Verde Mart in the French Quarter - it's on Royal Street some of the best drat poboys in the world <--- GO HERE FOR SURE

Amazing Hot Dogs - Dat Dogs several places, Magazine and Freret St. Get the Crawfish Hot Dog topped traditional way not what you think. It's just amazing.


Pascal Manali - BBQ Shrimp New Orleans style - Best Oyster Bar in the City

Casamentos - If you don't go here then I don't think we can be friends ( May be closed check ahead of time they sometimes keep strange hours)

http://www.casamentosrestaurant.com/main/main.html

GO HERE GO HERE GO HERE and order the Chargrilled Oysters

You should also eat a Muffaletta

New Orleans also has some of the best PHO in the country as it has a very large Vietnamese population. I recommend Pho King in the Lost Love Lounge in the Marigny. Great "dive" bar with amazing food.


Want the best Deli Experience?

Stein's Deli - Amazing Deli on Magazine Street , just fantastic ( While there make sure to buy Arnaulds sauce to take home)

If you are in New Orleans on Halloween then go to All Ways Lounge. Seriously.

GO TO THE GROCERY STORE ROUSES ( also they have good food)

Buy RIVER ROAD SEASONING AS MUCH AS YOU CAN, it has mixes that are amazing for tons of New Orleans Dishes.

Hollismason fucked around with this message at Oct 21, 2013 around 00:52

That Works
Jul 21, 2006



Fun Shoe

Thanks Hollis! Gonna link the post about roux in the OP. Good stuff.

Also if you wanna go a little more upscale while youre in NOLA have dinner at Tujaques. It's usually a prix fixe deal for $50-60 if I remember correctly but holy poo poo it is worth it. The lunch menu is more standard fare (stuff from the OP etc) and a little cheaper but also good. Splurging on a dinner there is worth it.

JaquesMos is the poo poo, glad to learn about Tracy's. If you see the huge line for beignets and coffe at cafe du monde go over and find Morning call, better stuff anyway. There's a big one in city park and the old one that they moved out of the quarter after it burned is near the Causeway.

THE MACHO MAN
Nov 15, 2007

...Carey...

draw me like one of your French Canadian girls


ashgromnies posted:

Thanks for the tips, Hollis.

Some friends and I are going to New Orleans the week of the 25th to spend Halloween there. We are staying in the French Quarter. What places should we make sure to try?

Port of call has wonderful burgers. Not Cajun though obviously.

I made chicken friccasse from the site in the op. 'Twas awesome

Hollismason
Jun 30, 2007

++Threadnaught++


Believe it or not I forgot that you can in fact make vegetarian gumbo. It's made with vegetable oil as the roux and vegetable stock then just put a bunch of okra in it and add some tofu and whatever soybean "sausage" that you can find that has a smoke flavor added to it.

Also, Gumbo literally means Okra or Okra means Gumbo , so uh it's a key ingredient. Pretty much just put whatever "white" meat, and a sausage in it and crab or shrimp and it's gumbo. Squirrel meat or any fowl go well in gumbo. If you can't find andouille , substitute a smoked sausage , green onion sausage works as well.Forgot to add if you want a more seafoody flavor add half chicken stock half seafood stock.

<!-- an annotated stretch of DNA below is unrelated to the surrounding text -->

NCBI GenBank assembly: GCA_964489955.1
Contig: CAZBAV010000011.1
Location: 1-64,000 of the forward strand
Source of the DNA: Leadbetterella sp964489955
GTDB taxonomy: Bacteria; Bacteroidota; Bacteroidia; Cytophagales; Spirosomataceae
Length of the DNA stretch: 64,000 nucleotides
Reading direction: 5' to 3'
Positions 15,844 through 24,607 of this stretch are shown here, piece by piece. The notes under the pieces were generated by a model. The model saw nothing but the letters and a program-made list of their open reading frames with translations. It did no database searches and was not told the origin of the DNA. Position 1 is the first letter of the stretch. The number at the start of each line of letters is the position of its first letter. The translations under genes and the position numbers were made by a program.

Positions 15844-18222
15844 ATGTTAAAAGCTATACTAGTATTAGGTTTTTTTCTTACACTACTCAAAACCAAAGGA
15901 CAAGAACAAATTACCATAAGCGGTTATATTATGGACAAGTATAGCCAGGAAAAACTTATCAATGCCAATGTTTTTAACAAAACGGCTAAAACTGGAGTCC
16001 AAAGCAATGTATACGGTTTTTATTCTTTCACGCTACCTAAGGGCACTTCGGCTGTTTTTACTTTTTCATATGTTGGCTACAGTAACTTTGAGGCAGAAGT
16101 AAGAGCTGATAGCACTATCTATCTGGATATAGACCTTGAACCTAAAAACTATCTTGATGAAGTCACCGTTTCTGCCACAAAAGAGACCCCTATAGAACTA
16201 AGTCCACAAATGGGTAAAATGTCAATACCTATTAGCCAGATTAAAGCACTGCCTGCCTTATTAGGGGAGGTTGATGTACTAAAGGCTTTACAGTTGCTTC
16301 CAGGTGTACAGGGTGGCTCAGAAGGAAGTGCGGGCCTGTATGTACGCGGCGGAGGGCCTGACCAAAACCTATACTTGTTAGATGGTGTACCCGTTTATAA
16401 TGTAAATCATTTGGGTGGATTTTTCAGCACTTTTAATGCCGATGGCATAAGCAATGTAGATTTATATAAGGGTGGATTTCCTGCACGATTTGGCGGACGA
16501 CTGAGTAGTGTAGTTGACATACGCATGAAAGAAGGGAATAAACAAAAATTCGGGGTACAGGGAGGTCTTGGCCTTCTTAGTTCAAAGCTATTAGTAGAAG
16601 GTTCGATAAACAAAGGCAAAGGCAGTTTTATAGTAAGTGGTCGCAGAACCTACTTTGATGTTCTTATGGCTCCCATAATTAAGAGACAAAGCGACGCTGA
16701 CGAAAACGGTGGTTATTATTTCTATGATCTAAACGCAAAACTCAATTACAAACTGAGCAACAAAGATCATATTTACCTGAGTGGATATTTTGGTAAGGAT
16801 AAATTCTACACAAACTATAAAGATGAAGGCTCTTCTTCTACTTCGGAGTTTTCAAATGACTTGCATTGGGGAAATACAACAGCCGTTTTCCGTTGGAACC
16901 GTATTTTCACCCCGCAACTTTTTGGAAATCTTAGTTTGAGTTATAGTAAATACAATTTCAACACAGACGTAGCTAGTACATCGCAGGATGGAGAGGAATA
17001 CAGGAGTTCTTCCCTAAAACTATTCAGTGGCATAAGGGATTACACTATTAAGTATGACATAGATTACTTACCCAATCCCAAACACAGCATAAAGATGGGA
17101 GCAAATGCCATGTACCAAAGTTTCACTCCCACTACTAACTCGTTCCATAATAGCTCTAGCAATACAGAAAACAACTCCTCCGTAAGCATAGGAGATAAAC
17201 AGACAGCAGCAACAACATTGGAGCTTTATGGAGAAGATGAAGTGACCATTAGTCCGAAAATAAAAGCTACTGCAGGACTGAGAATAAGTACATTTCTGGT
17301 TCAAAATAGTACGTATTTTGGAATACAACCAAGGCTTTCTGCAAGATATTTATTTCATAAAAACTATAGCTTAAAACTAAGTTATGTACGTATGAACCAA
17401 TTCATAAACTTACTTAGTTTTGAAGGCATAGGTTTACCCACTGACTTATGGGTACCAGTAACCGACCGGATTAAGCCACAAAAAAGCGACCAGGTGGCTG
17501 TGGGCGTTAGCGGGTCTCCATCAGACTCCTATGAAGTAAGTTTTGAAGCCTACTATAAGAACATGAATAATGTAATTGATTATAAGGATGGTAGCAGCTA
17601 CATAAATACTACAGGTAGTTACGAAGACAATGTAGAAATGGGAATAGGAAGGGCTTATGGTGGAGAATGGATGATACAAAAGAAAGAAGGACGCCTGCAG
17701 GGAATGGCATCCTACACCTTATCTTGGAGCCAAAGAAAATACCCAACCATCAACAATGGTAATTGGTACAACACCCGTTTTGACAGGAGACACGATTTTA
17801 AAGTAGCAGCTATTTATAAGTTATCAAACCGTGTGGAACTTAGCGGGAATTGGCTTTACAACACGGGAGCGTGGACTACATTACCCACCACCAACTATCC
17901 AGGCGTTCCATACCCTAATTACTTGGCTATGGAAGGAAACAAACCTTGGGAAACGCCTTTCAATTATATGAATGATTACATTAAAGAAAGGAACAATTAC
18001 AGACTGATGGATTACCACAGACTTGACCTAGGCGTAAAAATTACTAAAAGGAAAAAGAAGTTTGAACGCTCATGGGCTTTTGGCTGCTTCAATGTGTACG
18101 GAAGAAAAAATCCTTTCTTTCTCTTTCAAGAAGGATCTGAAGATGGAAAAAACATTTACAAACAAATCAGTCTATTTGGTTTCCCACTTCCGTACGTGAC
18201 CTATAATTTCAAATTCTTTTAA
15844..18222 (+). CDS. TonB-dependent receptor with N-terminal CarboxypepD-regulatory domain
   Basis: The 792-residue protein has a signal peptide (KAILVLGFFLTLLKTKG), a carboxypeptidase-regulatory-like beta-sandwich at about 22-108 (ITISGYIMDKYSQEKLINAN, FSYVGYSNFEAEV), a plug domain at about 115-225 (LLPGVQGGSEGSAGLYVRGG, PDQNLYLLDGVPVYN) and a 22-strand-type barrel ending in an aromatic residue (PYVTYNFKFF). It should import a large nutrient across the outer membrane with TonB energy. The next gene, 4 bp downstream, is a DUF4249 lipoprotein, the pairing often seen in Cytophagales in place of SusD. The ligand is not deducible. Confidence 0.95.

Port of Call does have fantastic burgers.

For Jambalaya, here's crazy don't put rice in it, I've heard this as different names but most commonly coonass spaghetti. Basically instead of rice, get some bowtie pasta and make your Jambalaya with that instead of rice. Surprisingly very good.

I strongly advocate not cooking the chicken with the Jamabalaya, mix in everything but the chicken. Instead Smoke a chicken or go to a place that sells smoked chicken tear it up and then half way into the cooking process of the jambalaya dump the smoked chicken in there and finish cooking it. You will thank me.

Use a Pressure Cooker for Red Beans and Rice if you have it, it makes everything so much easier. Also whatever recipe was posted he used for red beans can be used for white beans. Just like Red Beans ,but with white beans.

Hollismason fucked around with this message at Oct 21, 2013 around 06:27

kiresays
Aug 14, 2012



SavTargaryen posted:

I just want to say that the red beans and rice recipe posted on the previous page is god drat amazing. Or at least, I'm pretty sure that it was. I ate maybe half a bowl right after it was finished - having made probably 10 bowls' worth, and when I woke up my roommate had consumed it all. So, uh, I guess mark of approval? I'm making another batch tonight that hopefully I'll actually get to eat more of.

Seconding this, made it and it was great. Made enough for lunch the whole week.

THE MACHO MAN
Nov 15, 2007

...Carey...

draw me like one of your French Canadian girls


I was gonna say, the only andouille I ever see around here is that grocery store pre-packaged poo poo. I've used it before, but I feel there are much much better options. Got a bunch of good Polish places nearby. A good smoked keilbasa would do the trick?

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That Works
Jul 21, 2006



Fun Shoe

I've lived outside of LA a majority of the last 8 years so getting good andouille is always a challenge.

I've subbed in a good kielbasa for lots of things and it worked just fine. If you can find local sausage makers just get something that trends on the spicy / garlic heavy side and it will probably do well.

When I lived in Texas I had a guy who brought us several pounds of homemade pork and jalapeno sausage every month or so. I used this in gumbo and jambalaya and everyone loved it.